Psalm 119:17-24 (Gimel)

Psalm 119 is about loving God’s Torah, His statutes, commands and precepts.  It is broken up into sections with strange looking words or letters which are the Hebrew alphabet.  In the Hebrew Scriptures, each line of each section starts with a word beginning with this letter.  This is called an acrostic poem.    Each Hebrew letter also has a  word picture associated with it giving greater meaning and symbolism to each line of the specific letter-ed section.

Word Picture - Camel

ג Gimel – Camel

Lift up or pride

“Deal generously with your servant; then I will live and observe your word. Open my eyes, so that I will see wonders from your Torah. Though I’m just a wanderer on the earth, don’t hide your mitzvot from me. I am continually consumed with longing for your rulings. You rebuke the proud, the cursed, who stray from your mitzvot. Remove scorn and contempt from me, because I observe your instruction. Even when princes sit and plot against me, your servant meditates on your laws. Also your instructions are my delight; they are my counselors.”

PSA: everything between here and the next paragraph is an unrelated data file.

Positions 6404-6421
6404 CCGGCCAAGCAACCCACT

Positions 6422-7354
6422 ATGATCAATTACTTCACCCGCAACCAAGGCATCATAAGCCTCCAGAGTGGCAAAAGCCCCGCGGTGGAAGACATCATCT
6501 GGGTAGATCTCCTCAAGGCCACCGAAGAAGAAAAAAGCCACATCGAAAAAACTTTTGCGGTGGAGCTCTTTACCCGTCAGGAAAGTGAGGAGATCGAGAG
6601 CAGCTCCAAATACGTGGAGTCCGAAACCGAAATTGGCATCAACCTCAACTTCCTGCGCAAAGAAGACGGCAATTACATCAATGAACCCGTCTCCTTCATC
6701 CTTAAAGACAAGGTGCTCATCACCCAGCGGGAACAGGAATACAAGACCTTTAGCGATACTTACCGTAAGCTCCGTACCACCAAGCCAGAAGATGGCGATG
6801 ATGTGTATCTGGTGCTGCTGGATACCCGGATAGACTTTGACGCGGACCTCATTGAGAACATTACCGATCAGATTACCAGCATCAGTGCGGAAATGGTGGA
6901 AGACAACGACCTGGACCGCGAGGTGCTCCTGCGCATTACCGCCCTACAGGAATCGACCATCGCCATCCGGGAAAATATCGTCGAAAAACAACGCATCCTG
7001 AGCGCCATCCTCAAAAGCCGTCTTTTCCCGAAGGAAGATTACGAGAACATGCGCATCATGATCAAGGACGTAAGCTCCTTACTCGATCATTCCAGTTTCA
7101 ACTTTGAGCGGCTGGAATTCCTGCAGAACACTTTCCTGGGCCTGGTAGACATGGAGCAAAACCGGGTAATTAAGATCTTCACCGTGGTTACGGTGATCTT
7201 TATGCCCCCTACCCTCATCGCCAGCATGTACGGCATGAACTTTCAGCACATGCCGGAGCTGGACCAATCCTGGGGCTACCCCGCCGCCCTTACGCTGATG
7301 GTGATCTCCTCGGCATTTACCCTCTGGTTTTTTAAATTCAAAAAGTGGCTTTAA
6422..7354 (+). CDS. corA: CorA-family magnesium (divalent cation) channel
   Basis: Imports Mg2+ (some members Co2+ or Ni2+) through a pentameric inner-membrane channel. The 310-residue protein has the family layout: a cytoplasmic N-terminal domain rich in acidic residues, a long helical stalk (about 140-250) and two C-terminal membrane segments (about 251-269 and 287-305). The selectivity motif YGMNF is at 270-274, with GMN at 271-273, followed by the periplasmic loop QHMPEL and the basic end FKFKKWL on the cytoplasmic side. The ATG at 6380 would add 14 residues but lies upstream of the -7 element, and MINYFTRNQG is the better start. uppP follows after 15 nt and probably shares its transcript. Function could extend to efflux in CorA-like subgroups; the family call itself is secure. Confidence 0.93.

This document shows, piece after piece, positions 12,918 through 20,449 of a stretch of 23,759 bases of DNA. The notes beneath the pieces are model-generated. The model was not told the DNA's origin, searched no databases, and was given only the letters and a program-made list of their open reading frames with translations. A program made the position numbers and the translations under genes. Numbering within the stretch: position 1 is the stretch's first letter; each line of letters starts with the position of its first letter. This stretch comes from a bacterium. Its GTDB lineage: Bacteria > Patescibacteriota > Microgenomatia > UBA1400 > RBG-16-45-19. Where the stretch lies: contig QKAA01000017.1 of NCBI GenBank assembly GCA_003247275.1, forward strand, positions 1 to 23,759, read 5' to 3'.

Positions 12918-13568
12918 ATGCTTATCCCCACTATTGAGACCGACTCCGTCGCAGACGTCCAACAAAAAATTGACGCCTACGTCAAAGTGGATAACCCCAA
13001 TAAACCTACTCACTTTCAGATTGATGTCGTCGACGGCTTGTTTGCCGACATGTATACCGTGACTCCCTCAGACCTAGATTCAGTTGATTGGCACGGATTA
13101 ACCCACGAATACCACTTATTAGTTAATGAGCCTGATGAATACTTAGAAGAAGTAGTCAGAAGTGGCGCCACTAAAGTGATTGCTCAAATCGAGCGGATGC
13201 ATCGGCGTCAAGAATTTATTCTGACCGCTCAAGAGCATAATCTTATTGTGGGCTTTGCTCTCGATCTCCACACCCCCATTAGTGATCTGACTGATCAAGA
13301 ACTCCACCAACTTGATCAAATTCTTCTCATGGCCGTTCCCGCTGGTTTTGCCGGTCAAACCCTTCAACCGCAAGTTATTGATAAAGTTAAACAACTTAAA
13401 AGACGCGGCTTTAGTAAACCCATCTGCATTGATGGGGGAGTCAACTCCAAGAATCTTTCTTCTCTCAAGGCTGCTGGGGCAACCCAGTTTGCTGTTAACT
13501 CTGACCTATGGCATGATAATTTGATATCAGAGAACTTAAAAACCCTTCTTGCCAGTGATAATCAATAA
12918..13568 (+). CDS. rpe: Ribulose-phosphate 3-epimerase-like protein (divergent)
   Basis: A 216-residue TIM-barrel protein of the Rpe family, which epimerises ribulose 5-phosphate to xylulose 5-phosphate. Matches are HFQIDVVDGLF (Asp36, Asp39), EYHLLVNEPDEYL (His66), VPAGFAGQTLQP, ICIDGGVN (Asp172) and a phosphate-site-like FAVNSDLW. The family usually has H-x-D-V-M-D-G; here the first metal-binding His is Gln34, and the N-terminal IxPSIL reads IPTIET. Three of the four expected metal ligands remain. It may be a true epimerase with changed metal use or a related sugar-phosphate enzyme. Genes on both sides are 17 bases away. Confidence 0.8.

In our western culture founded on personal rights and freedoms, obeying God’s mitzvot makes us feel that we are losing our right to life, liberty and the pursuit of happiness. However, when we chose to become part of God’s Kingdom, we choose to give up our earthly rights to follow His commandments as His adopted children.

The ‘pride of life’ does not come not from the Father, but from the world (1 John 2:16).   When we walk on the earth in pride, God’s needs to deal mercifully with us because we wander aimlessly following the lust of our eyes and flesh.  We need the Spirit of God to open our eyes to the wonders in the Torah so the Word becomes a delight, and we receive the wise counsel desperately needed in this fallen world.  Obedience to God’s instructions removes scorn and contempt from our lives; obedience sets us free from rebuke and draws us into deeper fellowship with our Father. Ultimately, we become more like Yeshua who humbled himself was obedient even to the point of death.

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